The Nerve Metre/ Ann Finegan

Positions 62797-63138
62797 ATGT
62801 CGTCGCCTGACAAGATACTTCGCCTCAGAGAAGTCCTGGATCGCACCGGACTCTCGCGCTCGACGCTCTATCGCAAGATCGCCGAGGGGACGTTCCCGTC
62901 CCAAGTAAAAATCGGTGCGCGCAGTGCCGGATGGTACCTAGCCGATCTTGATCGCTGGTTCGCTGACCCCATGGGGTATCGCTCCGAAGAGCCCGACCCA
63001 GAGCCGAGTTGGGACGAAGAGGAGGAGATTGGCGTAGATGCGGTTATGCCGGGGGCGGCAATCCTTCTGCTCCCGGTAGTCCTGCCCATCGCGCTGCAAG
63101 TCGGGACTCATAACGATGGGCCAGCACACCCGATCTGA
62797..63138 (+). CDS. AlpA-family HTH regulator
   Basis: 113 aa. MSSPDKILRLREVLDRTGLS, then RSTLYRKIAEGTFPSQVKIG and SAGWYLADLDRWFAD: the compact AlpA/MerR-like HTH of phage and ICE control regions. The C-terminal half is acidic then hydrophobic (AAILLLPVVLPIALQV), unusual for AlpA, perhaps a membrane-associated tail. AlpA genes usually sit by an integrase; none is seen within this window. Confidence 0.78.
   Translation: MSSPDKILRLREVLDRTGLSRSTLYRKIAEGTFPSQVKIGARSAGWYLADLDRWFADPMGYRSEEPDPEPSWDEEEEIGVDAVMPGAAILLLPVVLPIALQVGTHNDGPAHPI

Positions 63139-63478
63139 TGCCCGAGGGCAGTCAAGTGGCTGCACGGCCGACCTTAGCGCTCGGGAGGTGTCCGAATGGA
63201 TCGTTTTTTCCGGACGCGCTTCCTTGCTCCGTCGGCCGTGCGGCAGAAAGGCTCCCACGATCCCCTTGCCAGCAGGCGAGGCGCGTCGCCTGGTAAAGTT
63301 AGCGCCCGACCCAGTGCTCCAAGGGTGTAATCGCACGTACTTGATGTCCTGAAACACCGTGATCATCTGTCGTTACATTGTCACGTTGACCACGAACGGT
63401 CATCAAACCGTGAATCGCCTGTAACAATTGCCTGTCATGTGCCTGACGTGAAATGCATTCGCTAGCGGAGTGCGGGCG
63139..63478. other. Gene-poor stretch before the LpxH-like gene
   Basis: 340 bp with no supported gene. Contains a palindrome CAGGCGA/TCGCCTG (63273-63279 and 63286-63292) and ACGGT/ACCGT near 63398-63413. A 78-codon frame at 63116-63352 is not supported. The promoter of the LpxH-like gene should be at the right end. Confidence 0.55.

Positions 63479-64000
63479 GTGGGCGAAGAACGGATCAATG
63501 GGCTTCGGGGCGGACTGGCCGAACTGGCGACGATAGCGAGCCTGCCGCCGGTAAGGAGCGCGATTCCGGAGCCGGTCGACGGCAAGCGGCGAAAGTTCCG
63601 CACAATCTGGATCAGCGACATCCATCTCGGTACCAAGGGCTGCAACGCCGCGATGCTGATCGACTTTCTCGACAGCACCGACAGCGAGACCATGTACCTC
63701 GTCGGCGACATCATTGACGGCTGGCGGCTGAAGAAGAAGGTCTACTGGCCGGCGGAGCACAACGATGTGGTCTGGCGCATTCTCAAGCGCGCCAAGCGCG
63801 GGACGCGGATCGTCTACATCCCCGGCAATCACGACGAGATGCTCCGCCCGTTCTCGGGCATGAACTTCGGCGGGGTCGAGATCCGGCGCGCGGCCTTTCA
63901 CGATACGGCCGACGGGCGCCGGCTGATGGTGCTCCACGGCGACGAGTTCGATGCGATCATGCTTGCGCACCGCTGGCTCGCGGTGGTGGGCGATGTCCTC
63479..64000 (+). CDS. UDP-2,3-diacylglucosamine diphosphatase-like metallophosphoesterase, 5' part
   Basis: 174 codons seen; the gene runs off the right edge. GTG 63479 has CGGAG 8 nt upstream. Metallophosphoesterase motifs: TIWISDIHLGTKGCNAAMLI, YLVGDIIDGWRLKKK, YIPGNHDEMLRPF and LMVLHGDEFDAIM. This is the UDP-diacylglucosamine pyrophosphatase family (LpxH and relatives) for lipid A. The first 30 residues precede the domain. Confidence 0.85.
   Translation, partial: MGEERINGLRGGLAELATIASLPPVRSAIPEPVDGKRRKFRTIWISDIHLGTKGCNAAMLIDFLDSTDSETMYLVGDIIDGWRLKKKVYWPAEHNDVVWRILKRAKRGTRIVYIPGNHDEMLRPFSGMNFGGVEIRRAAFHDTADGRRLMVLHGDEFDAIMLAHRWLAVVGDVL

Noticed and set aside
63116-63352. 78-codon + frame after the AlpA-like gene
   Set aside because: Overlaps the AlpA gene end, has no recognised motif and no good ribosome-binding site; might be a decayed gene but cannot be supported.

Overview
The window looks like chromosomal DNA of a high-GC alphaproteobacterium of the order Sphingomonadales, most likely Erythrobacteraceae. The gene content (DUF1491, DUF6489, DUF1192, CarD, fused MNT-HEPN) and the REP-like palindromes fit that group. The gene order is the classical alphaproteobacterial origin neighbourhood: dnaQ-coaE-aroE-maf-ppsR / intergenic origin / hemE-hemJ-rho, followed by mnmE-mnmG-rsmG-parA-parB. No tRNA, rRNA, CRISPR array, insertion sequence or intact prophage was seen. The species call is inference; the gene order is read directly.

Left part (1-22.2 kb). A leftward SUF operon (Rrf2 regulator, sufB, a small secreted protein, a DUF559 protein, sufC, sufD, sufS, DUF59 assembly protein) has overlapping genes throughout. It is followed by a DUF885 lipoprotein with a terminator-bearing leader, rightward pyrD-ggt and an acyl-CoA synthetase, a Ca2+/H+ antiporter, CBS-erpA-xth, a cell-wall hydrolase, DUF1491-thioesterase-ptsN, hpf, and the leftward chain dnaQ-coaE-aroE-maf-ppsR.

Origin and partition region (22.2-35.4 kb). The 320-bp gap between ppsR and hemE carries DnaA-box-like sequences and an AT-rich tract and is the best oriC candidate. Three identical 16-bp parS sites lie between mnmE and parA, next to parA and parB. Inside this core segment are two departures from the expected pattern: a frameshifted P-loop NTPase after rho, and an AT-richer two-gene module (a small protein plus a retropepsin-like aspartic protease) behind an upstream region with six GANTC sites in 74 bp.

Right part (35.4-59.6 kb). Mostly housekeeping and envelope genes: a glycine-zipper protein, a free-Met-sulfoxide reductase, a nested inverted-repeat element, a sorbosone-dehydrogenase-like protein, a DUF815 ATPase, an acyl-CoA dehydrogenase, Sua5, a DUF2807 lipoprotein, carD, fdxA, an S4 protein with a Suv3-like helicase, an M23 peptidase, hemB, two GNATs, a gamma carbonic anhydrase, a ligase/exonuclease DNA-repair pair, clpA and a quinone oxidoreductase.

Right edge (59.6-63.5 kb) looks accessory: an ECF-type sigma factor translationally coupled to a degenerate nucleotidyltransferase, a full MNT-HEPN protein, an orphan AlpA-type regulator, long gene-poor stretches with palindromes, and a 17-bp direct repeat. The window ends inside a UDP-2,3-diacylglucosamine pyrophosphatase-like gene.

David O'Donoghue's The Nerve Metre is about "activating the space", perhaps, one might think, a core, but timeworn installation concept. Yet what O'Donoghue does with this notion goes way, way beyond the usual heightened sensitization to an act of noticing through principally visual triggers. O'Donoghue multiplies the sensory registers and expands the usual experiences of awareness by raising the threshold of aliveness and 'being-there' to one in which the Powerhouse resonates in tune with the resident frequencies of its environment.First and foremost, The Nerve Metre is a soundwork. O'Donoghue has filled the entire fabric of the structure with an amplified and distorted feedback loop of its own soundtrack; in Frank Zappa's terms its very own "dynamo hum" - the white noise which permeates every space, and which, in this case, literally reflects the buidling's former use as a power station. O'Donoghue seemingly steeps every pore and microinterval of space with this modulated soundtrack, which, in turn, is mixed with simple detuned radio signals picked up by two humble transistor radios strategically located in the space. The result is a three-way mix in which static and occasional accidentally tuned sound snatches are passed through relays of reverb and wah wah [ripped from the world of the rock guitar] to blend with the prerecorded feedback composition. The result is a deeply evocative, subtle soundwork with rich rumbling base notes and the 'intensive' quality of microsound works: a mix of tones, glitches and frequencies, which, when looped and distorted, produce the characteristic syrupy, flowing sounds which saturate space [think Jesus & Mary Chain's Just Like Honey]. The varied and variable soundscape brings the building to a state of aliveness which fluctuates with the galler-goer's movement as s/he explores the site and articulates each sector with its own intensive quality.But none of the workings are quite hidden. O'Donoghue hasn't fallen back on a speaker system of surround sound stategically placed, as if the resultant soundpiece was the invisible work. There's much more to this work that the notion of bare building activated by sound, in turn directing the visitor to the act of noticing, of taking the building in, in a studied way, because the building itself is the only thing to occupy the visual field. Certainly, the overwhelming first impression of the deep and infiltrating sound source has this initial effect of making one look, and look attentively, but that is only the beginning of the work. O'Donoghue goes much, much further, into the heart of the electromagnetosphere.The radio antennas are literally plugging into the static of the waves pulsing through the atmosphere and the amplified micrsounds are picking up on resonant static within the powerhouse. In this respect the work extends the tradition pioneered by Reich [his orgone energy boxes, capacitors for recharging the body], the spectacles of Tesla [electrical storms of static electricity which alarmingly sparked in enormous arcs across his studio], de Maria's The Lightning Field [a vast area of two square kilometres of 'field' punctuated at regular intervals with metre high steel lightning rods to attract and 'manifest' the natural event of 'lightning' within the framework of art], and Hinterding's seminal Aeriology series, in which immense but semi-transparent coils of fine copper wire .amplified and listened in to the microsounds of the electromagnetosphere directly.Inside this rich heritage, O'Donoghue is in closest dialogue with Hinterding who expanded on the sound component of electromagnetic works within a visual field [for example, the sound of more than a hundred specially coated beer glasses, turned capacitors, filling with electricity], and, more directly, her sound practice of manipulating feeback by moving her Hill's hoist antennae through space, in a 'visual' performance in which she telecommands the sound at a distance, like the conductor of an invisible orchestra of microsounds in a black box.It's this element of the mysterious soundbox, delightfully absurdist, and relating back to so many black boxes of electronic sound, which provides key elements of the visual aspect of O'Donoghue's show. The radio antenna provocatively protrude from carefully crafted openings in the top of remodelled Ikea kit boxes of colour-coded plastic, connected, in turn, by a superfluity of coloured electrical cabling and gaffer tape. A Minimalist colour coding connects the installation components - all of which are plastic -with the exposed existent electrical cabling of the building. Literally, O'Donoghue's installation functions as the bulding's prosthesis, his exuberant use of an excess of connective cabling an extension of itself, which doubles, multiples and enjoys itself in a kind of extended play. The cables occasionally loop decadentally on a wall or floor, held in place with a three way power point aesthetically pinned or clipped into position. Every element of hardware and its positioning, even that of humble gaffer tape, becomes aestheticized, part of the art of style and making, that craft element through which Heidegger argued, in The Origin of the Work of Art, that works of art 'deconceal' from the humble materials such as stone or wood [or, in more recent times, more twentieth century materials]. In the tradition of Hinterding, O'Donoghue works the magic of deconcealing [loosely translated a mode of 'revealing' which emphasises the act of the 'de', of undoing nature's 'concealing']. Electrical cabling and tape become a mode of drawing as one follows O'Donoghue's flourishes of loop, line and dashes, and the drawing never stops, for seaguing into the powerhouse's original cabling, the act of 'drawing' extends up into the building, a code of secret graffiti written into its construction.Hinterding, too, had followed this line, drawing the sound component of the Aeriology series from the invisible of the electromagnetosphere into the visible of the copper line or cable, compounding electrical function with artistic form. O'Donoghue paints and sculpts with coloured cabling [metres and metres of it], and, as in Hinterding;s Aeriology, function overlays with form- the nerve metre is referencing the actual aliveness of the cable which draws, colours and plays with form at the same time as it carries the current which is then transformed into the saturating micro soundwork.The installation thus works simultaneously on a multitude of dimensions. Overall, as a soundwork it occupies the powerhouse on the terms of its monumental scale, activating each element of the massive interior [over three huge levels] as far as the eye, cast upwards and around, can penetrate. But, on a micro level, the combination of sound, drawing and sculpture activates more intimate moments. Behind pillars, around corners, sometimes commanding from platforms, the installation radically and dramatically has the power to switch scale.Behind a steel pillar and a red wall [leftover from a previous show], a discreet plastic and steel sculpture reminiscent of one of Susan Norrie's non-functioning 'tables' draws the viewer into the detail of old politcal graffiti on the pole [a hand holding a lightning bolt]. At the right distance it's a carefully composed still life moment with intimate sound. Then, up on one of the viewing platforms, where your attention is drawn to one of the mysterious towers of plastic boxes, you're aware that you have been strategically placed to enjoy the sound-enhanced vista of the powerhouse's sublime proportions. In the sole antechamber, remodelled in standard art gallery white-cube mode, O'Donoghue teases with Dan Flavin style coloured flourescent tubes, and thus directly with Minimalism, but then he places some half out of sight, partially hidden by ceiling beams so that their glow rather reflects details of the buidling, revealed again as the result of 'an act of making'.The direct reference to Flavin and Minimalism consolidates the installation into fine arts, as it also compounds Minimalism's use of modular, industrial ready-made materials. If Tony Schwenson's "signature" is BBC hardware, O'Donoghue's is Ikea plastics. But, Minimalism aim wasn't only stylistic, an aesthetic break from Victorian clutter and what modernist architst Loos famously termed 'ornament'. It had more in common with modernism's design-for-living1, pared down lines and a quality of space and light, in short, a shift from an aesthetics of the pleasures of enjoying art's sealed off picture/pedestal world, to one of a phenomenological interaction with art as one of bodies in space. One of Minimalism's key concepts, argued in Donald Judd's "Specific Objects," is the end of the painting/sculpture divide, the end of the frame and the pedestal designating art's cut off "other place" of reverie, for one of interaction with art as objects inhabiting the same phenomenological world. In general, installation brings the body and sensory experience into this kind of contact - body to body - whether it be a Schwenson installation [complicated with video's performative of this close contact with the world of matter - for Schwenson always humously so], or a Jason Rhoades pile of articulate junk.This contact and activation of a sensory as well as intellectual response is at the core of Minimalism as an important forerunner of the broader practice of installation, as a phenomenological experience. O'Donoghue embraces and acknowledges the roots of this fundamental shift in twentieth century art practice and expands and consolidates its onto-phenomenological aspect through late twentieth and twenty-first century micropractices. The Nerve Metre is this conducting current which takes the viewer into the amplified and accentuated experience of the Casula powerhouse through what Heidegger called our phenomenological being-there (Dasein). Not only do we sense ourselves as more present, more aware of ourselves as bodies moving through and exporing a particular space, structure and sound-construct, but the majestic scale of the building, itself, also presences more readily, and intimately, opening itself through a tuning-in on a microlevel which allows us to experience its aliveness more directly.